From the above chart, we have the following –
- Operating Cash Flow (2018) = $11.94 billion
- Capital Employed (2018) = $18.47 billion
- CFROI Formula = Operating Cash Flow / Capital Employed = $11.94 / $18.47 = 64.6%
How to Interpret CFROI?
Cash Flow Return on Investment can’t be interpreted without comparing it to hurdle rate. Usually, the hurdle rate is the Weighted Average Cost of Capital (WACC).
Once the CFROI is calculated, it is compared with WACC and then the Net CFROI is calculated.
Here’s how you can calculate Net CFROI –
Net CFROI = Cash Flow Return on Investment (CFROI) – Weighted Average Cost of Capital (WACC)
- If the Net CFROI is positive (i.e. Net CFROI > WACC), then it increased the value of shareholders and
- if Net CFROI is negative (i.e. Net CFROI < WACC), then it decreased the value of shareholders.
CFROI and Net CFROI Example
Ms. Shweta has been thinking of investing in Q Company. But before investing, she wants to know whether Q Company would be able to appreciate her value as a shareholder. So she decided to find out Cash Flow Return on Investment and Net CFROI. She has the following information at her disposal.
Q Company at the end of 2016
Details | In US $ |
Net Income | 600,000 |
Depreciation & amortization | 56,000 |
Deferred Taxes | 6,500 |
Increase in Accounts Receivables | 4,000 |
Decrease in Inventories | 6,000 |
Decrease in Account Payables | 9,000 |
Increase in Accrued Interest Payable | 3,200 |
Profit on Sale of Property | 12,000 |
Total Assets | 32,00,000 |
Current Liabilities | 400,000 |
Equity | 20,00,000 |
Debt | 800,000 |
Cost of Equity | 4% |
Cost of Debt | 6% |
Corporate Tax Rate | 30% |
We have the above information available. First, we will calculate the operating cash flow (OCF).
Q Company
Cash Flow Statement for the year 2016
Details | In US $ |
Net Income | 600,000 |
(+) Non-cash expenses | |
Depreciation & amortization | 56,000 |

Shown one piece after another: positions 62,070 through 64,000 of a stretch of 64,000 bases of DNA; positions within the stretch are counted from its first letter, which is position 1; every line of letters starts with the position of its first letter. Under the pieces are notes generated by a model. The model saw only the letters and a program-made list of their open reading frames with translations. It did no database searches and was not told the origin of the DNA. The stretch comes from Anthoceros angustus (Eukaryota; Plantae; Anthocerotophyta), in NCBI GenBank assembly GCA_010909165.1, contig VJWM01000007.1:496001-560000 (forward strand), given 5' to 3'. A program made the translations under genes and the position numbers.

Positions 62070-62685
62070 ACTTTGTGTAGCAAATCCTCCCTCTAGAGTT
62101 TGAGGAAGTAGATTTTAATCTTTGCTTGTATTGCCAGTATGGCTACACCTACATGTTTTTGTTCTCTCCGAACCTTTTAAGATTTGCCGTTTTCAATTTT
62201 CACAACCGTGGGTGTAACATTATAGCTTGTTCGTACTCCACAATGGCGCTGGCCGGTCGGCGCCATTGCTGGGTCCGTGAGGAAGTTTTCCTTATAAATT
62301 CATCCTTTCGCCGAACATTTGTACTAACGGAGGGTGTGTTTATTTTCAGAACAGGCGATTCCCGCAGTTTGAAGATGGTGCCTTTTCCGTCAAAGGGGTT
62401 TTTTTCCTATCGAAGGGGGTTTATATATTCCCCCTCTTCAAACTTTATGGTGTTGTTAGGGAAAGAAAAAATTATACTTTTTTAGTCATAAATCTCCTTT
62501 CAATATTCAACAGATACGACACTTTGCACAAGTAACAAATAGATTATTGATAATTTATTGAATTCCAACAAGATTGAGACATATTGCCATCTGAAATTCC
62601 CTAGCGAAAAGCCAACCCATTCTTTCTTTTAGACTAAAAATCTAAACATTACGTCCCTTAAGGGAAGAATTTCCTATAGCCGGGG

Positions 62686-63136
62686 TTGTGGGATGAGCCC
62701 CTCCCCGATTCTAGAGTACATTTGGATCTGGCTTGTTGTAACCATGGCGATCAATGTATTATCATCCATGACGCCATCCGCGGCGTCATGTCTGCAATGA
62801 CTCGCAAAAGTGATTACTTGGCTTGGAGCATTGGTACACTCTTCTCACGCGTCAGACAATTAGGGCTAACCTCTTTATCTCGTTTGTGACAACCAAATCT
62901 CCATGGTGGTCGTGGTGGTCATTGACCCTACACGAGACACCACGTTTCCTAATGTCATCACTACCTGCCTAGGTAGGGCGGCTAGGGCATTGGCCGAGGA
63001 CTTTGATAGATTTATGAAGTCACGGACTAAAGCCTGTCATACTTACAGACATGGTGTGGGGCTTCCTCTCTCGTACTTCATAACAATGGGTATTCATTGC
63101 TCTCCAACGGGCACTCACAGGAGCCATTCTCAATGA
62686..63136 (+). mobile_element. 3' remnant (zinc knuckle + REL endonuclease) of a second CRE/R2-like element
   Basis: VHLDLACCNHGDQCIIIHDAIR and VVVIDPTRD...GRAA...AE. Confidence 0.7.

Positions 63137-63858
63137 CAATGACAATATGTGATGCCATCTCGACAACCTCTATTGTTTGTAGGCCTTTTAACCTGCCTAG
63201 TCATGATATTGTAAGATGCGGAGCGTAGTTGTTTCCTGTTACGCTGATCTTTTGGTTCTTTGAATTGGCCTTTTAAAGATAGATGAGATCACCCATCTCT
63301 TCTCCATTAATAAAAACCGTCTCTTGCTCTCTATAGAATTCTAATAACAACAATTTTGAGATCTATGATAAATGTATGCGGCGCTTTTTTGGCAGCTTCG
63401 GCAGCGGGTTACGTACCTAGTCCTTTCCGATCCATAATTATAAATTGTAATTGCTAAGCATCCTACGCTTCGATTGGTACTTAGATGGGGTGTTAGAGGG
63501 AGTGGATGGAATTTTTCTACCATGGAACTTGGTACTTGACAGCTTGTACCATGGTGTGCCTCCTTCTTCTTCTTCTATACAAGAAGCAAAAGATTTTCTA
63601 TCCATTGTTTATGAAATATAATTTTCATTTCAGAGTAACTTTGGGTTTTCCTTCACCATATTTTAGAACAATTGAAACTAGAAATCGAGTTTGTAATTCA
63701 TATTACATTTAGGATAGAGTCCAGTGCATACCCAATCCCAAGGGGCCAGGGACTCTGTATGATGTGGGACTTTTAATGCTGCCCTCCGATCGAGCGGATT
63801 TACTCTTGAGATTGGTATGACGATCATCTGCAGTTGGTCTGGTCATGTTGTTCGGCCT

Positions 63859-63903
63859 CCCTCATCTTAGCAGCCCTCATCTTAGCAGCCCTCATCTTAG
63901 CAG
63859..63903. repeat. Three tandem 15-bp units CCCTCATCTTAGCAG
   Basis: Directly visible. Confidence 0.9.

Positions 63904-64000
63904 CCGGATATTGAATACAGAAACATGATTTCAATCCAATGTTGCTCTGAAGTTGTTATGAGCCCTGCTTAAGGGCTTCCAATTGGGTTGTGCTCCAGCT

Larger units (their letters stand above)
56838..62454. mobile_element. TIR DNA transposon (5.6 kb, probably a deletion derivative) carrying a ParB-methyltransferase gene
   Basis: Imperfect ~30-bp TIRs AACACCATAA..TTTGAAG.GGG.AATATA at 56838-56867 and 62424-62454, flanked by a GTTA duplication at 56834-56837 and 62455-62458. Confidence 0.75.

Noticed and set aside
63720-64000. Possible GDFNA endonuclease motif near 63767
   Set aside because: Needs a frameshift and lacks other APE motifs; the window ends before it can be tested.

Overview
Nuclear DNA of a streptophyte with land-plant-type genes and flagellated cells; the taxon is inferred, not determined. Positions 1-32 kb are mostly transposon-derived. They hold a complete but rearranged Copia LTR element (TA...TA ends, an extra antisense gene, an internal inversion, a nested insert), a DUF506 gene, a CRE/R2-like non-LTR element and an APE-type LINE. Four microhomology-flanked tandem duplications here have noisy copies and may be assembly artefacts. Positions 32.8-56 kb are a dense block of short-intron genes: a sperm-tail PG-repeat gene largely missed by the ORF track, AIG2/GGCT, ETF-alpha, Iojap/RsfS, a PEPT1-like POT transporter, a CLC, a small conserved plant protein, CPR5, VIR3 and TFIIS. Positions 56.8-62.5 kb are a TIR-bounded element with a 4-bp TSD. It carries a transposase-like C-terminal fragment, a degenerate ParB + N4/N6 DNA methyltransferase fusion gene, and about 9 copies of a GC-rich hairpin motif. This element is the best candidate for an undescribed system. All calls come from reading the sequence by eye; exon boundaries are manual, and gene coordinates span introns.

Deferred Taxes | 6,500 |
(+) Changes in Working Capital | |
Increase in Accounts Receivables | (4,000) |
Decrease in Inventories | 6,000 |
Decrease in Account Payables | (9,000) |
Increase in Accrued Interest Payable | 3,200 |
Profit on Sale of Property | (12,000) |
Cash flow from Operating Activities | 6,46,700 |
We have one component of the CFROI. We need to calculate another one, i.e. capital employed.
Details | In US $ |
Total Assets (A) | 32,00,000 |
Current Liabilities (B) | 400,000 |
Capital Employed (A – B) | 28,00,000 |
So, here’s the Cash Flow Return on Investment of Q Company –
Cash Flow Return on Investment Formula = Operating Cash Flow (OCF) / Capital Employed
Details | In US $ |
Cash flow from Operating Activities (A) | 6,46,700 |
Capital Employed | 28,00,000 |
Cash Flow Return on Investment (A / B) | 23.10% |
To know the hurdle rate and to compare Cash Flow Return on Investment with it, we need to first compute WACC and then find out Net .
Here’s how we will calculate WACC.
WACC = E/V * Re + D/V * Rd * (1 – TC)
Details | In US $ |
Equity (E) | 20,00,000 |
Debt (D) | 800,000 |
Equity + Debt (V) | 28,00,000 |
E / V | 0.71 |
Cost of Equity | 4% |
D / V | 0.29 |
Cost of Debt | 6% |
Corporate Tax Rate | 30% |
Putting the above value in the equation, we get –
- WACC = 0.71 * 0.04 + 0.29 * 0.06 * (1 – 0.30)
- WACC = 0.0284 + 0.01218
- WACC = 0.04058 = 4.06%
Then, the Net Cash Flow Return on Investment is –
Details | In US $ |
Cash Flow Return on Investment (A) | 23.10% |
WACC (B) | 4.06% |
Net Cash Flow Return on Investment (A – B) | 19.04% |
From the above calculation, Shweta is now confident that Q Company will be able to appreciate the investment she would be making and as a result, she would go ahead and invest into the company.
In the final analysis
CFROI is one of the best measures if you want to know an accurate picture of how a company is doing. Other accounting ratios work, but they are based on the flawed idea that “more profit means better resource management and better returns”. But in actual sense, how much cash is coming in and how much is going out will always decide how a company is doing in terms of performance in the market. Every investor should calculate CFROI and Net Cash Flow Return on Investment before investing into any company.
Recommended Articles
This has been a guide to what is CFROI and Net CFROI? Here we discuss Cash Flow Return on Investment Formula and its interpretation along with practical examples (Starbucks). You may learn more about Financial Statement analysis from the following articles –